Microphthalmia is a condition in which one or both eyes are abnormally small and have anatomic malformations at birth. It typically results in blindness and affects an estimated 1 in every 10,000 children each year.
While vision can’t be restored, therapy can help increase the size of the eye socket and a special type of prosthetic eye called a corneal scleral shell can create the appearance of a normal, functioning eye. Babies with microphthalmia receive graduated conformer therapy and a prosthetic eye from a ocularist, a medical professional who is specially trained in fitting and crafting prosthetic eyes.
Helping Pediatric Patients and Families Thrive with Personalized Care
“Learning that your baby has impaired or lost eyesight can be difficult for parents,” says Anna Boyd Jefferson, one of two board-certified ocularists with Carolina Eye Prosthetics in Burlington, North Carolina. “We understand that microphthalmia and the process to create a prosthetic eye is unfamiliar and can feel scary, so we like to spend as much time as needed with each family to answer questions, explain options, and create a personal approach that is best for each individual child and family.”
Helping a child have what they need to thrive in society as they grow older is one of the main goals shared by both parents and the team at Carolina Eye Prosthetics. Relationships with children and their families starts at a young age and lasts many years, notes Jefferson, so it’s important to focus on communication and an environment where everyone feels comfortable.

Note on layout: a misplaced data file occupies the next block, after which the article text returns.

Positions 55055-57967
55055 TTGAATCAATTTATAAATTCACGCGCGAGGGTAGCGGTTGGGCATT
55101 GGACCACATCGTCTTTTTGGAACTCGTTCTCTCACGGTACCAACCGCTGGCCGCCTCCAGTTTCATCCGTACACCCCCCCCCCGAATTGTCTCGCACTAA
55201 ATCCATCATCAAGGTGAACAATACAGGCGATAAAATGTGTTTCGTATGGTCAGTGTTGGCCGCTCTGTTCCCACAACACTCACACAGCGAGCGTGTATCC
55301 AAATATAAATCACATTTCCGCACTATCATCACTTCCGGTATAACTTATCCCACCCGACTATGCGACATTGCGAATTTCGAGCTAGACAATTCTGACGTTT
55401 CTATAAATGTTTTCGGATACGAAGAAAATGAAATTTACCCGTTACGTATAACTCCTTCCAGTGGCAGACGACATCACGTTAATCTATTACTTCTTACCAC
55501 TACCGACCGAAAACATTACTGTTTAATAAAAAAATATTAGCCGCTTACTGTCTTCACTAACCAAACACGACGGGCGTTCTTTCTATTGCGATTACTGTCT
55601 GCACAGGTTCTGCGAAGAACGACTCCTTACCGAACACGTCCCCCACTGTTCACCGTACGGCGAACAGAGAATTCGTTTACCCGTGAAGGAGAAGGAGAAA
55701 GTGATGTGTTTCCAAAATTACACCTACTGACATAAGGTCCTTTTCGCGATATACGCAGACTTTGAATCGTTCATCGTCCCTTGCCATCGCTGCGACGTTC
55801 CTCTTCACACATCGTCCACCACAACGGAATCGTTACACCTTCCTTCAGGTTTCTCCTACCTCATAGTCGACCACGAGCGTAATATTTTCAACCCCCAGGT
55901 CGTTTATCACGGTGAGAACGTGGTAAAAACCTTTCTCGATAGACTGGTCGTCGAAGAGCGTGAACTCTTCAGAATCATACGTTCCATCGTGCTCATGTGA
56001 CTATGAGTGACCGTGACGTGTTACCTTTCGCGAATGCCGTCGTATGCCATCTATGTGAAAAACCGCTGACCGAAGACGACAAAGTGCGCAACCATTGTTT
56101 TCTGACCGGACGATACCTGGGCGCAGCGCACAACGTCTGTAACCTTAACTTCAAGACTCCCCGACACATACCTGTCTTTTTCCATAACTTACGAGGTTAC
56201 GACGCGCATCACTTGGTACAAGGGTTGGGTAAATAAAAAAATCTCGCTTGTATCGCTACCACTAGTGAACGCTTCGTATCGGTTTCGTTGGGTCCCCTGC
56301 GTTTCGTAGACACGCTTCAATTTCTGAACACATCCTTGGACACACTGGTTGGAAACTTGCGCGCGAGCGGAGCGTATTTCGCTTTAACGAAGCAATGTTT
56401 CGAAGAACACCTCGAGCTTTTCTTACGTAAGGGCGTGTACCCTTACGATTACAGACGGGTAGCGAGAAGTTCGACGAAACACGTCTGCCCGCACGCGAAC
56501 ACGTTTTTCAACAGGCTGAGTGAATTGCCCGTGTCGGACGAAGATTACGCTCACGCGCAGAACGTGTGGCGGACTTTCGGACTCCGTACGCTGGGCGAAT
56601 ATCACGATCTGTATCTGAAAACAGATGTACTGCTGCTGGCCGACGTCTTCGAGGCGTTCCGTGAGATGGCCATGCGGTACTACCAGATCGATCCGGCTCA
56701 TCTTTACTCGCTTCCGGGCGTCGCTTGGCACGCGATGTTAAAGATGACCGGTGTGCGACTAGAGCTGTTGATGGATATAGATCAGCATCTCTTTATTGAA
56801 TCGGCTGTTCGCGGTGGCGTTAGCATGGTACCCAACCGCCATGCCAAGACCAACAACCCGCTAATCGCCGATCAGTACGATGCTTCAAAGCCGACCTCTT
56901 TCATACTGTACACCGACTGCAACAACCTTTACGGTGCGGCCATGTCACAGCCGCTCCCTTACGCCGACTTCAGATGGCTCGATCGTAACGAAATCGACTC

Graduated Conformer Therapy
Graduated conformer therapy helps stretch and manipulate the eye socket tissue to make the affected eye symmetrical with the child’s companion eye and to create space for the prosthetic eye. Infant patients can start graduated conformer therapy as young as one week old. Not all children will need early intervention, as it depends on the size of the microphthalmic eye.
Once the ocularist can achieve enough symmetry through graduated conformer therapy, it’s time to fit the child with their first corneal scleral shell. The shell is a type of prosthetic eye that is thin like a contact lens. The fitting and creation of the scleral shell is an all-day procedure; however, there are breaks throughout the day.
“We understand how to help babies and children feel at ease during the fitting, and our processes are gentle and safe,” says Jefferson.
Creating a Prosthetic Eye
Each prosthetic eye, including the corneal scleral shell used for microphthalmia, is crafted from the finest quality of acrylic plastic (methyl methacrylate resin), the same material used to make dentures since 1939. After the correct size eye is created, the ocularist uses a special painting method to accurately match the companion eye’s color, size, and iris size.
The mother of one pediatric patient recently shared how a prosthetic eye had impacted her daughter who is now 6 years old. “Eleanor feels great and looks great —and most kids don’t even know there’s anything different about her,” says Virginia Wilkins of her daughter. “Carolina Eye Prosthetics has been awesome at making Ellie feel comfortable.”
Eleanor is a curious, vivacious, and very confident girl with an entire lifetime ahead of her. She practices gymnastics and dance, rides a bike, reads, and is a big sister to her little brother Win. Read more about Eleanor’s story.
Schedule a Microphthalmia Consultation Today
The team at Carolina Eye Prosthetics has years of experience providing graduated conformer therapy and customized prosthetic eyes for babies and children with microphthalmia.
Contact us to discuss your child’s specific needs at 1-877-763-9393.